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thank you for your question. As you may know, some major changes have taken place in PostGIS 2.0 compared to versions 1.x.
The central difference between DB4GeO and PostGIS 1.x is that DB4GeO is a truly 3D database, that is, the z-coordinate is handled in exactly the same way as the x- and y-coordinate. In DB4GeO, geometric operations (distance calculation, intersection etc.) are truly 3D; a 3D R*-tree is used for indexing.
By contrast, in PostGIS 1.x a z-value can be stored but geometric operations are basically 2-dimensional, for example:
* Relationship operators ignore the 3rd dimension: if two objects lie above each other without intersection, asking if they intersect will result in a positive answer.
* Overlay functions such as intersection or union are carried out, they are calculated only for the 2D part of the geometry, and the z-coordinate is then interpolated.
* The bounding boxes used in PostGIS 1.x are 2-dimensional.
In PostGIS 2.0, support for 3D geometries and a library of 3D functions (e.g. 3D intersections or calculating distances in 3D) have been added; spatial indices consider three dimensions. Since the new version is relatively recent, we have not practically tried it out yet.
And yes, DB4GeO has not gone out of academic environment so far. From the very beginning, it was designed specifically with geoscientific (primarily geology) applications in mind (hence its “real 3D” nature). This is reflected in some of its functionality, e.g. the 3D-to-2D operation (calculates a profile along a given polyline) or the drilling operation (returns the intersection of a polyline with a 3D object). PostGIS was created rather for application areas where traditional (2D) GIS are applied.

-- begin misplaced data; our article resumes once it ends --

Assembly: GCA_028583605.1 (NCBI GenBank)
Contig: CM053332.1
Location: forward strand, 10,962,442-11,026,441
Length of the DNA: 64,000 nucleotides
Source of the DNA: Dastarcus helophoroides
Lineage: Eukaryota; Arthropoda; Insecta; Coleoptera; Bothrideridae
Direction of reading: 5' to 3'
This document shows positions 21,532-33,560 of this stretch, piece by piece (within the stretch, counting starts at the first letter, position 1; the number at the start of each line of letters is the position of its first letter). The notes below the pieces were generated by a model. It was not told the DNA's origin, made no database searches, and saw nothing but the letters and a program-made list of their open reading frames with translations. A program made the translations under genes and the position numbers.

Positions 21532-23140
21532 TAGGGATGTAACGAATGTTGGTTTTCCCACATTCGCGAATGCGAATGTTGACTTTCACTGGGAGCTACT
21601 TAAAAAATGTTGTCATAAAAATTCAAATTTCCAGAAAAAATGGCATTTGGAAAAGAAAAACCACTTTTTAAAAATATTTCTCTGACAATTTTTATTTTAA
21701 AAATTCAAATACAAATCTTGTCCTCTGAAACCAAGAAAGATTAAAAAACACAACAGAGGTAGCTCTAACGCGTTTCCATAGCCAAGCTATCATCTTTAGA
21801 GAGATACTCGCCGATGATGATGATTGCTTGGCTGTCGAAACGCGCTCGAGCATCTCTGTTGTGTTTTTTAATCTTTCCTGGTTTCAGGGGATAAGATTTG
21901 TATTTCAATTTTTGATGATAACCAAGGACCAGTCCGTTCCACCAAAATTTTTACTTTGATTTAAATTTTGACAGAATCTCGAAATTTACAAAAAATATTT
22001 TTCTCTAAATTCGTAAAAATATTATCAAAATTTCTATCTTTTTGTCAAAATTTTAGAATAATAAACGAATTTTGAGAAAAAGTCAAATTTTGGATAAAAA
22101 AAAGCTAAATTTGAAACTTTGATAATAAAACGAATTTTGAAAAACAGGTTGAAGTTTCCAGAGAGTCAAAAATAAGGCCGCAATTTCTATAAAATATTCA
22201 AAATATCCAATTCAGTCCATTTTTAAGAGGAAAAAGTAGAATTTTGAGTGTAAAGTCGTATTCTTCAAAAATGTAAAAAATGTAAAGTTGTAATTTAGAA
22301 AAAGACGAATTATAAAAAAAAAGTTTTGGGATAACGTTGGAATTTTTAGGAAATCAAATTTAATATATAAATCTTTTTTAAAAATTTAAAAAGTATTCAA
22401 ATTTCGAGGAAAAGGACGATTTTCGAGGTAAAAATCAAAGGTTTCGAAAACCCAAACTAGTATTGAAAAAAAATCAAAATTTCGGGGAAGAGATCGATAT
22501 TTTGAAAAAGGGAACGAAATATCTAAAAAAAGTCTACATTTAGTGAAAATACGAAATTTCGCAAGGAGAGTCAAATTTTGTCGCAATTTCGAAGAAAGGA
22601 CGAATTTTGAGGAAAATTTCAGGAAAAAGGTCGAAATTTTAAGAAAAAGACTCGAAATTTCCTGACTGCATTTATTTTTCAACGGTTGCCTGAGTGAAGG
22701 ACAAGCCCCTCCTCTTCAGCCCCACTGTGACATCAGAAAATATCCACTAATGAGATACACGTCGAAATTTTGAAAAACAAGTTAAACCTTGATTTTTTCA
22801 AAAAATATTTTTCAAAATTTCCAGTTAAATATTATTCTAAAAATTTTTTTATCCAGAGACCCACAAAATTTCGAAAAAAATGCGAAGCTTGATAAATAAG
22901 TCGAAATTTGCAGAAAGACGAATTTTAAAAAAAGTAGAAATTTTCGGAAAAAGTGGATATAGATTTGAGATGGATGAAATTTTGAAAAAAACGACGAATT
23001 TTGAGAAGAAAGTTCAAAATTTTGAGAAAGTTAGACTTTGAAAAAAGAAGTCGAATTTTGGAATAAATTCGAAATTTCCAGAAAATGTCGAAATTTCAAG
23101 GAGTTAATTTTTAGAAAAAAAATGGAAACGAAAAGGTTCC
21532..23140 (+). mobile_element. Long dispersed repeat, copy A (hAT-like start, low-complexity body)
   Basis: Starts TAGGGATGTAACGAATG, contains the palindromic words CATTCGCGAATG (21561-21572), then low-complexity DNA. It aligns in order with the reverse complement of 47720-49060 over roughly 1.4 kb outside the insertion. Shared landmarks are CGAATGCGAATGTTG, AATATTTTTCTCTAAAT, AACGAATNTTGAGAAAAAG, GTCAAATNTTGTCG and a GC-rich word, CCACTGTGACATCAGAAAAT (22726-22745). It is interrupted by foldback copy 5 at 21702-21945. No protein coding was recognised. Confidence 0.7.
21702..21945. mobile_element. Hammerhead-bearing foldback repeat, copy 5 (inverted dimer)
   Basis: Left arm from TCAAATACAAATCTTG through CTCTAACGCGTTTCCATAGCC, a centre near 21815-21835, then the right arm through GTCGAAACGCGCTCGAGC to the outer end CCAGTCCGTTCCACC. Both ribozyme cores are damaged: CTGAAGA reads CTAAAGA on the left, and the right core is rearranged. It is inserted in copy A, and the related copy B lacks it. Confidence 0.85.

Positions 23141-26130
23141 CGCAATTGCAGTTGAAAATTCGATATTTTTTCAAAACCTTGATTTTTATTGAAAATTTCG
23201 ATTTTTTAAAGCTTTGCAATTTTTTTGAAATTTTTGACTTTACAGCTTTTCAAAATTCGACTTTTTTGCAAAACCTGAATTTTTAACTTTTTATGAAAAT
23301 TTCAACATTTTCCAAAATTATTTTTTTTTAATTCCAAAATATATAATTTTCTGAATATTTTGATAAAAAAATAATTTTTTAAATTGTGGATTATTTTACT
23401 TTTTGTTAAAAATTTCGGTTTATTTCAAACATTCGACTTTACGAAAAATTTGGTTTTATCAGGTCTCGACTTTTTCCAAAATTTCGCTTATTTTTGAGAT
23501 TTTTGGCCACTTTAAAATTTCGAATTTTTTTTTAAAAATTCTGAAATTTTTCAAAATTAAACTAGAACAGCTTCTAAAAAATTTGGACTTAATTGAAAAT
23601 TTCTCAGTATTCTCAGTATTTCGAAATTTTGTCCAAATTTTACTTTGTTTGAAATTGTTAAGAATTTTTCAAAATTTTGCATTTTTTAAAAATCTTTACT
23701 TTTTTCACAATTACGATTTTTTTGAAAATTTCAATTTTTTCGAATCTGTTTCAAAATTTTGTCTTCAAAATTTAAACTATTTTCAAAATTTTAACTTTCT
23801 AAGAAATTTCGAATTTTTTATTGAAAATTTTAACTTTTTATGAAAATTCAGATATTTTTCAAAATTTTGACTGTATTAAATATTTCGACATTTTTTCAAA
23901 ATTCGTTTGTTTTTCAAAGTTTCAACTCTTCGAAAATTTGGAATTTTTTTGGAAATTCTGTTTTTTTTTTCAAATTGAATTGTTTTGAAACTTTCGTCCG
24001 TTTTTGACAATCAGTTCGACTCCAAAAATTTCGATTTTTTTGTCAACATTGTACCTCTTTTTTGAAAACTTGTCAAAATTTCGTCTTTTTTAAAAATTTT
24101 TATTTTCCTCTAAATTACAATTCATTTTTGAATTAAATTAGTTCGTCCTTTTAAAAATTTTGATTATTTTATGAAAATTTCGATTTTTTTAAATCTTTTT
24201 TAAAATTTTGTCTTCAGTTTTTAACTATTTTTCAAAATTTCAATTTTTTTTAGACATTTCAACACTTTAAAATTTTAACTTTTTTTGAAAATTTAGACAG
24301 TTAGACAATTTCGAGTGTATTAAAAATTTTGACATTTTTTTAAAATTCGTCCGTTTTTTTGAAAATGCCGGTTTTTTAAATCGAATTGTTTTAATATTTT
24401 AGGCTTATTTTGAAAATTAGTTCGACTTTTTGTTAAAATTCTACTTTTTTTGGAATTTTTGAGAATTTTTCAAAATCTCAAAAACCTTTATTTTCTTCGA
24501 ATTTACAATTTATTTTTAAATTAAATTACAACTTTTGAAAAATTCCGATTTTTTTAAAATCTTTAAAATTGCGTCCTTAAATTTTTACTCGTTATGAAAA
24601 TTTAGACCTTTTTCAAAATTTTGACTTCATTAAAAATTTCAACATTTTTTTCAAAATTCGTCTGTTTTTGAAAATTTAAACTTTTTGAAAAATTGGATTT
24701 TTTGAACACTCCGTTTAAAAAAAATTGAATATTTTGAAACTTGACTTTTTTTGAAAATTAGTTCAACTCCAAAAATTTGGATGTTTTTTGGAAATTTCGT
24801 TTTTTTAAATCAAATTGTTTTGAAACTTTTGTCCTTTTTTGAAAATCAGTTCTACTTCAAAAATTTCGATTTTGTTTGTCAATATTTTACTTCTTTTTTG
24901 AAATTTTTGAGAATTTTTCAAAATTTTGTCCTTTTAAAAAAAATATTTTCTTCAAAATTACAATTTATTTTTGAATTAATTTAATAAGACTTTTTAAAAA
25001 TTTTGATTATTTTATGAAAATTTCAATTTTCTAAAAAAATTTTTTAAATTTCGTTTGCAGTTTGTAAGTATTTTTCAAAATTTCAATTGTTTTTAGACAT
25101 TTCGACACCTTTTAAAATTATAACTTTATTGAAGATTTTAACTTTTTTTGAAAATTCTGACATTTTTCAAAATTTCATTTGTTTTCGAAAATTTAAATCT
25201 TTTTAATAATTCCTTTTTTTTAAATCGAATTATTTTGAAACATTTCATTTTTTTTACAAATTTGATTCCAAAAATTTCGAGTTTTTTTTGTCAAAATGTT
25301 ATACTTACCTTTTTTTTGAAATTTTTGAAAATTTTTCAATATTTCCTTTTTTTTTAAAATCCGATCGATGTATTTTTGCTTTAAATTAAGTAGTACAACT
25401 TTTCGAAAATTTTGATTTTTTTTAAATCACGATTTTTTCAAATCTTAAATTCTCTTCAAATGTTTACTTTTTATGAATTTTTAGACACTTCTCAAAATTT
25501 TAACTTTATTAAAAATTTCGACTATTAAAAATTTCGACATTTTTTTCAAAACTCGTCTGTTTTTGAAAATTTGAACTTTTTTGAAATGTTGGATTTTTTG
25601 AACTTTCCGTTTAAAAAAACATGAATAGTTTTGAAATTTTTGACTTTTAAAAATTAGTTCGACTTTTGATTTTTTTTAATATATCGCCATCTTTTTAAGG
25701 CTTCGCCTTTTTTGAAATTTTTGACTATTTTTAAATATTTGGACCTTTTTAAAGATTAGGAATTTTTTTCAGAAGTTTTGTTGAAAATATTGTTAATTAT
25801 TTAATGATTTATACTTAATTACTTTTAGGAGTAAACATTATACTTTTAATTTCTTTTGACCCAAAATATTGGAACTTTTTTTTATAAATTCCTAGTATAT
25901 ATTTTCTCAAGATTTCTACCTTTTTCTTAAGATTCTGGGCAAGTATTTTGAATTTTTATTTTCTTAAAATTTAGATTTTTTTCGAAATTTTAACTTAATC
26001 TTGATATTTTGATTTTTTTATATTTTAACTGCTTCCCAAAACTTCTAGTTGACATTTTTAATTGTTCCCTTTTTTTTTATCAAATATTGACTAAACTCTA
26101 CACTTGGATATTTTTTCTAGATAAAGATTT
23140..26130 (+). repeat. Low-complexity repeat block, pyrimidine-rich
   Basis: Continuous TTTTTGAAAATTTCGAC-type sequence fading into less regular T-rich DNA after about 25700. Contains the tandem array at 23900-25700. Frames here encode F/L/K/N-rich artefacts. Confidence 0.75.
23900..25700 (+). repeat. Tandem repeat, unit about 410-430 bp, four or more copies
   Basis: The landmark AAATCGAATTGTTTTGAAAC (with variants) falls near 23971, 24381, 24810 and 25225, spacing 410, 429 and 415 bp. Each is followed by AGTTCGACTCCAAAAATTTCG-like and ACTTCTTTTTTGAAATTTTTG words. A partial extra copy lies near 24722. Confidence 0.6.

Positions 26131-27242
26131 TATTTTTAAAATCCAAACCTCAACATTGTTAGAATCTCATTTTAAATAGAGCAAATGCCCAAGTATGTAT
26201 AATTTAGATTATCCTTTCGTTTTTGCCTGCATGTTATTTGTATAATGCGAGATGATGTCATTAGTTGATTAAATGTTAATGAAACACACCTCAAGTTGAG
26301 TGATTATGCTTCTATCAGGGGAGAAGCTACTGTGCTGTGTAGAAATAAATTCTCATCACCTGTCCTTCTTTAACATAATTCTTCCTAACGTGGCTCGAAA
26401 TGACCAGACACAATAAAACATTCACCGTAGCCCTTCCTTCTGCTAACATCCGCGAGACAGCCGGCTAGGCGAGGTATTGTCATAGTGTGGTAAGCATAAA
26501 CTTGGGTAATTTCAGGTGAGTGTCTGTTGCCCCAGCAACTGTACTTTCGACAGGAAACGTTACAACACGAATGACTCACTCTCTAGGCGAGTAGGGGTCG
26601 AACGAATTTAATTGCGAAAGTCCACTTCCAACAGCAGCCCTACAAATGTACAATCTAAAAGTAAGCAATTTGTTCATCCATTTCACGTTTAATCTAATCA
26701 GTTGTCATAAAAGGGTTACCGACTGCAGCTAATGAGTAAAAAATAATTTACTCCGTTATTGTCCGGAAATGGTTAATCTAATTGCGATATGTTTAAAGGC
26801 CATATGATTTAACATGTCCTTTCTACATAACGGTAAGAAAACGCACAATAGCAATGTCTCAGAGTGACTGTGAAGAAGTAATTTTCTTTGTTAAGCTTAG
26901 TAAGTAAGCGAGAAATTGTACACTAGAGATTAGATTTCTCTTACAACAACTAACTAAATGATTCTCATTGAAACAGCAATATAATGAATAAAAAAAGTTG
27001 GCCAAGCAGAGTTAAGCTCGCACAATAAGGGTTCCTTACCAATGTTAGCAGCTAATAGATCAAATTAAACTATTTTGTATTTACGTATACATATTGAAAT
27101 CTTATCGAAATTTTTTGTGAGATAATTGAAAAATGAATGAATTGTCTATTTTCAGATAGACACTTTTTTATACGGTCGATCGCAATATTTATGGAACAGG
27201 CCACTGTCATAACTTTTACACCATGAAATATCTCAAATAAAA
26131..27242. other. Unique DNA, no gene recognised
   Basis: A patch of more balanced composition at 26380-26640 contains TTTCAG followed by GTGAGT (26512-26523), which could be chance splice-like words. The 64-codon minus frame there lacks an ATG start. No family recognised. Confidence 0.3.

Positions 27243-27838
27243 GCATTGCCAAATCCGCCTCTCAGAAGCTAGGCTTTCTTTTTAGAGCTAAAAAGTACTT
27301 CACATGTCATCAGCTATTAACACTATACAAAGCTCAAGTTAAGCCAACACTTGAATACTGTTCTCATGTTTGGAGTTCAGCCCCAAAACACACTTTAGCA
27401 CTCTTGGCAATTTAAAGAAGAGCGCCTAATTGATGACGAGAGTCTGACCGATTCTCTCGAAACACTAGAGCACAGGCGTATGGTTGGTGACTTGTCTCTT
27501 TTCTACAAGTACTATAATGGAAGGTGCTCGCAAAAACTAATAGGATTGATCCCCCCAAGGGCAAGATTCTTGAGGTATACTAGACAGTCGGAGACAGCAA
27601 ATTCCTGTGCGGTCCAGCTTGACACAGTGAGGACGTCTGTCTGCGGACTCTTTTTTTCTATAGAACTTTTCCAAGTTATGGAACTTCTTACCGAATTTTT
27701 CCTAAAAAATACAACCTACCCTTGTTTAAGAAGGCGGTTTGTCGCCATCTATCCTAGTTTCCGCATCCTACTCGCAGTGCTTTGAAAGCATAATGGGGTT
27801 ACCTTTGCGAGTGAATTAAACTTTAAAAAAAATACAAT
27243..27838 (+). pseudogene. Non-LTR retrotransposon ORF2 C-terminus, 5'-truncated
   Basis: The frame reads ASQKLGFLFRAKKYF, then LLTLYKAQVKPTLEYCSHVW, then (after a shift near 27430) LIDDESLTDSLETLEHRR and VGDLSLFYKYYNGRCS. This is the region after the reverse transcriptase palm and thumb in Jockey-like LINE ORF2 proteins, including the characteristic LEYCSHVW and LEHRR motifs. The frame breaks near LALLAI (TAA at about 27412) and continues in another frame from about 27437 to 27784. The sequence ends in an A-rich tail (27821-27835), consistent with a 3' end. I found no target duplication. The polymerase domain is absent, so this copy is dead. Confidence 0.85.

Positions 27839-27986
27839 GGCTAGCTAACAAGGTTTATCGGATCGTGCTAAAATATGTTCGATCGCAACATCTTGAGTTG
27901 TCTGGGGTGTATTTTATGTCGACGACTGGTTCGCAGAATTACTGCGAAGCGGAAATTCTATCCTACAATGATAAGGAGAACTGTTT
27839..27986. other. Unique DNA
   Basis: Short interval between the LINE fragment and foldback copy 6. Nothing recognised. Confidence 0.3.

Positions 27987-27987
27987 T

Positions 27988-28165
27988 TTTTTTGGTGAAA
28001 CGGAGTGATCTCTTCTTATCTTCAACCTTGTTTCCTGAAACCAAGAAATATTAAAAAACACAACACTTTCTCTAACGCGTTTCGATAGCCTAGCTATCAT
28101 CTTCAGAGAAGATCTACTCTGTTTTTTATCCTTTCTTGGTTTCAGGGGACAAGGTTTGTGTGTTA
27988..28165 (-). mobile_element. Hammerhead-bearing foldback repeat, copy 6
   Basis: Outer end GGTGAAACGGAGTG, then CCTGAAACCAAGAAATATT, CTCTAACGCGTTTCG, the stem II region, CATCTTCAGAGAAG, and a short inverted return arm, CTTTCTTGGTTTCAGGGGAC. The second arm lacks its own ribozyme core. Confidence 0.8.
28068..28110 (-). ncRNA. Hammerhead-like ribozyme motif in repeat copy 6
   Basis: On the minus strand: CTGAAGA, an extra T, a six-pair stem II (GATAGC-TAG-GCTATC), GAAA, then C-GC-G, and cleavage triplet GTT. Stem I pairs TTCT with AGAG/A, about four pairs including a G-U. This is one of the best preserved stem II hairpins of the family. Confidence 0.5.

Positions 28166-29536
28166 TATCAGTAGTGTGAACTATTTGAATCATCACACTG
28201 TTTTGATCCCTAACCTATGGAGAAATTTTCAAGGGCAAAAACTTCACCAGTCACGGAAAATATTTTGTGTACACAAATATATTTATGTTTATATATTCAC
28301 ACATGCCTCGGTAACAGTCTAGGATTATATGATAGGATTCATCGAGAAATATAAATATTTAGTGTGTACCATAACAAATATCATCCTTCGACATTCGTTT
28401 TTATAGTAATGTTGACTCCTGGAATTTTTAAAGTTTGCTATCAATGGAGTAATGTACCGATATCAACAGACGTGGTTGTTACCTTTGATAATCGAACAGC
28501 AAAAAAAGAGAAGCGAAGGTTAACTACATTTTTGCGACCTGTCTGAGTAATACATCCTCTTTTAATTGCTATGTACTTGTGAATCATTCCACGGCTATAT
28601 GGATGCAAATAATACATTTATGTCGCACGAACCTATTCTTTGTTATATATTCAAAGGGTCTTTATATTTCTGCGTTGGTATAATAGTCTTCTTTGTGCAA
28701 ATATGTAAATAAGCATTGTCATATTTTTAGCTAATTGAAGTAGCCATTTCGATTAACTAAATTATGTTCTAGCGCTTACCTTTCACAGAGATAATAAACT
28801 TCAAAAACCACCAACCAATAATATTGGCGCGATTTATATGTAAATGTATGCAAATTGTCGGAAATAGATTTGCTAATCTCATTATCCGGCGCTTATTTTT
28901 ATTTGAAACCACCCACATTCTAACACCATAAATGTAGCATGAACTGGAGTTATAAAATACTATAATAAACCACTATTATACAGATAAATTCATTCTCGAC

The DB3D Core API (db3dcore), which is available at github, is a library of 3D geometric data types (and its methods) written completely in Java and it even provides the possibility to build topologically defined nets (for example triangle nets). The DB4GeO Core API can be used in several kinds of geometric computation settings such as in geoscientific information systems.
The Chair in Geoinformatics of the Geodetic Institute of the Karlsruhe Institute of Technology is additionally providing the following modules that are designed on top of this kernel API:
* database server
* complex operations (like cross section operation)
* project management
* thematical data
* time (4D) model
These modules are not part of the open source repository.
We are happy about your interest in DB4GeO and look forward to further questions.
DB4GeO development team.